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future of memristors

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ke5frf

New Member
OK so I was reading the other day about the new development in "memristor" technology. Well, new to me anyway. I think it was announced a year or so ago.

Supposedly, it will improve computer RAM, making it unneccessary to reboot a computer and read data from a drive...holding memory when depowered as last-state voltage sets analog memristors. Basically an analog computer, right? Or really, a silicon brain, right?

I think I get the gist.

I read that someone claimed memristors would be considered a new 4th "fundamental" in electronics, like inductors, capacitors, resistors.

The obvious implications for computing are there, but can this also revolutionize non-memory based electronics? Can circuits as simple as oscillators and timers be reengineered and improved with memristor technology, possibly spurring entirely new technologies? What would the implications be for radio, sonar, audio, etc? Anything viable that we can dream up?

I'm not exactly sure how memristors work yet, and I'm not the most imaginitive sort :)
 

EN0

Member
All computers are digital now, I don't think you'd ever find one unless you discovered some old computer. Back in the early days of computers they were analog, but now virtually everything catoragized as "computer" is digital. Scientists recently developed a transistor that had the width of an atom. This could certainly revolutionize the size of most electronics.
 

ke5frf

New Member
All computers are digital now, I don't think you'd ever find one unless you discovered some old computer. Back in the early days of computers they were analog, but now virtually everything catoragized as "computer" is digital. Scientists recently developed a transistor that had the width of an atom. This could certainly revolutionize the size of most electronics.

LOL.

Of course all computers are digital.

Do you know anything about the memristor dicovery though?

We aren't talking about modern computers, we are talking about future computers that will be using memristors, incorporating their analog advantages into future computers. These devices are extrememly tiny and have voltage/current dependant memory (analog), which will be able to store data in an analog manner rather than hi-low voltage states. Incremental resistance changes that freeze with the last voltage level applied if I understand it.

This will work much like the brain, which is analog, and far superior than any silicon device at least in adaptability and function, if perhaps lacking in dependability LOL.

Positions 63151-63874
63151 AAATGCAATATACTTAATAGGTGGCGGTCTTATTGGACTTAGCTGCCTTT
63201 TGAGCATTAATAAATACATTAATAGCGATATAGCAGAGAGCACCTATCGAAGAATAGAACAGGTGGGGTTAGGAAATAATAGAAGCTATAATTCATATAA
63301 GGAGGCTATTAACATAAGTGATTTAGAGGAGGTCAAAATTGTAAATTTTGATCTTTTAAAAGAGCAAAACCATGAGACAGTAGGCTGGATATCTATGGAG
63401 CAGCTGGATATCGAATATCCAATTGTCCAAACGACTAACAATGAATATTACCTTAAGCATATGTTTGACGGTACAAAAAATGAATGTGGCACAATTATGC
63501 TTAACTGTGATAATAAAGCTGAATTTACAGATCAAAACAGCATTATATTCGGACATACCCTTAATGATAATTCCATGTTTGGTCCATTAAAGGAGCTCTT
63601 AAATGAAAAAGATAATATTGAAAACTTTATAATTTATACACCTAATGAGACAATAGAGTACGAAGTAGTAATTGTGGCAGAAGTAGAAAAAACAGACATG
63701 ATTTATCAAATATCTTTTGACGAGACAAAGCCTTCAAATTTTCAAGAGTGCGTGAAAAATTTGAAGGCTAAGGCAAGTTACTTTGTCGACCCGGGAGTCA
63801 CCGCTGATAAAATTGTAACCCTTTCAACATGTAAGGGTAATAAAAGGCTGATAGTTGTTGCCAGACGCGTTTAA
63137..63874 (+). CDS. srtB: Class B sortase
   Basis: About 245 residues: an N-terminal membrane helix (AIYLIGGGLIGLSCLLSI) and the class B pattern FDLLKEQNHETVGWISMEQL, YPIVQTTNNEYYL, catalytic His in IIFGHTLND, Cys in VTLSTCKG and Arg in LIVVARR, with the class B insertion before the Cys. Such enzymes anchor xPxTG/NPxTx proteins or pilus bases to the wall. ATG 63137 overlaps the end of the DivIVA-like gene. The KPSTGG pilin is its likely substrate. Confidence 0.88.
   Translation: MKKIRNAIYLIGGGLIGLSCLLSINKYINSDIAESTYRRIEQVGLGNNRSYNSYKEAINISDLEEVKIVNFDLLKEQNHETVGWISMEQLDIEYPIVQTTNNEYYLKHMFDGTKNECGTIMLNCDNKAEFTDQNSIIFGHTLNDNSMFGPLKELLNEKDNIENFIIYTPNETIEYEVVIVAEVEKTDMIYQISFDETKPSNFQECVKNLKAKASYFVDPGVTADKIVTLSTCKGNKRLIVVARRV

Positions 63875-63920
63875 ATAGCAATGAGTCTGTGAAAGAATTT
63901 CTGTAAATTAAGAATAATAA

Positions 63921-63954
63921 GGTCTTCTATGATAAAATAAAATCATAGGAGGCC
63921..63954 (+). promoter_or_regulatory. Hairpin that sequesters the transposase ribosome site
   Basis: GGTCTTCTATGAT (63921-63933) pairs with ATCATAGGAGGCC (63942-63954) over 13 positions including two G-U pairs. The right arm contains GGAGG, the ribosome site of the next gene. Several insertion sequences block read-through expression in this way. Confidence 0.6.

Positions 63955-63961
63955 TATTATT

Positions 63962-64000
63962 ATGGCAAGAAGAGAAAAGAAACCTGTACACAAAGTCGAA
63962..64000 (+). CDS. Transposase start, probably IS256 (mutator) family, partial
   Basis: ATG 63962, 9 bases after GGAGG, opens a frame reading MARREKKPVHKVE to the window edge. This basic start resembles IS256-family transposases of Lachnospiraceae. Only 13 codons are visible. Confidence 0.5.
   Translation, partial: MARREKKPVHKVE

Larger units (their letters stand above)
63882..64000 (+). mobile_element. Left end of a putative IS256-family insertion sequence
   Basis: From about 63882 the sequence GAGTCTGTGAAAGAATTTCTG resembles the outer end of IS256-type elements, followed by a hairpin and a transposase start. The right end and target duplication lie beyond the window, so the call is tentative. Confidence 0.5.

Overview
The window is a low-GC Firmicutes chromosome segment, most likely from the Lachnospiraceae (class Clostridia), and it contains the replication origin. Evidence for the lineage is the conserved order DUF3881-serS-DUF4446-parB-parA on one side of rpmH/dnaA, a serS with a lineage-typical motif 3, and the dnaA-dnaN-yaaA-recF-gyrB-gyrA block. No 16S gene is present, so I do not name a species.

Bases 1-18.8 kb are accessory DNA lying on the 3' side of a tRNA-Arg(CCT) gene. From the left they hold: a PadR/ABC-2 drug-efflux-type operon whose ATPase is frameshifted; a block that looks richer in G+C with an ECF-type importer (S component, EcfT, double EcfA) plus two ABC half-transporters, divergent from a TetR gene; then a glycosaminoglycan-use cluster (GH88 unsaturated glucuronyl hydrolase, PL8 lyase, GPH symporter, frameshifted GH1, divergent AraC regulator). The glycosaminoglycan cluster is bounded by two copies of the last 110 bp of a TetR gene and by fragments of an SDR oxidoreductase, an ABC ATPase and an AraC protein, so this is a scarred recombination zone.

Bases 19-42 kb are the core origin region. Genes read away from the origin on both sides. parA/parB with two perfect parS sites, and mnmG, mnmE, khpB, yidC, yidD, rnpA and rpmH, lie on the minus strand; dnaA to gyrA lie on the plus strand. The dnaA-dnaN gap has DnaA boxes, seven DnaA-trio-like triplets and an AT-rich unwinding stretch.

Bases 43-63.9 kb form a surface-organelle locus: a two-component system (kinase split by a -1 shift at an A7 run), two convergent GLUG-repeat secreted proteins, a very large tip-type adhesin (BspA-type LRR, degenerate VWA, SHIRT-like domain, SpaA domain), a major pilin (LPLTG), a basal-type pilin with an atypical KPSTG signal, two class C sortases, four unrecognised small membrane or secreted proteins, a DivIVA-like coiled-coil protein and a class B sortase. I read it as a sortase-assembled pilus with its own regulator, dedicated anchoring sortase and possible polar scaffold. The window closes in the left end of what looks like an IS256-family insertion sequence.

Do you see where that is going? Just because the current state of the art is digital, that doesn't mean that advancements in analog technology can't revolutionize things once again. Actually, grasshopper, digital predates analog!!! Think Morse Code, abacus, heck your fingers and toes ;)

Another example, at one time parallel communication was the fastest thing around, until serial ports were made better with faster processors. In theory, parallel communication is "superior", but in practice computer speeds are so fast now that the difference is nominal and the reliability of serial trumps any speed advantage of parallel...am I not correct?

That doesn't mean that someone might figure out a better way to communicate with parallel lines, but until then serial communication is more commonplace. Parallel ports are for printers LOL.

It isn't set in stone that digital is better.
 

Sceadwian

Banned
They've been proven to be makeable, turning that discovery into a practical reliable technology will likley take years. Going from proof of concept's like the first memresistors were to a full production environment is a giant hurdle because end costs can't be calculated, so you could end up investing millions of dollars into something that turns out just isn't technically practical on a consumer device level. From practical proof to even the idea of being able to mass produce something like that is probably in the neighborhood of 5-10 years away.

You shouldn't read science news like this at face value, it's just media sensationalism at it's worst. Major breakthroughs like this are announced weekly if not more, so few of them pan out to be practical in the real world and even fewer turn out to be practical on a mass consumer scale that it's nothing more than science entertainment.
 
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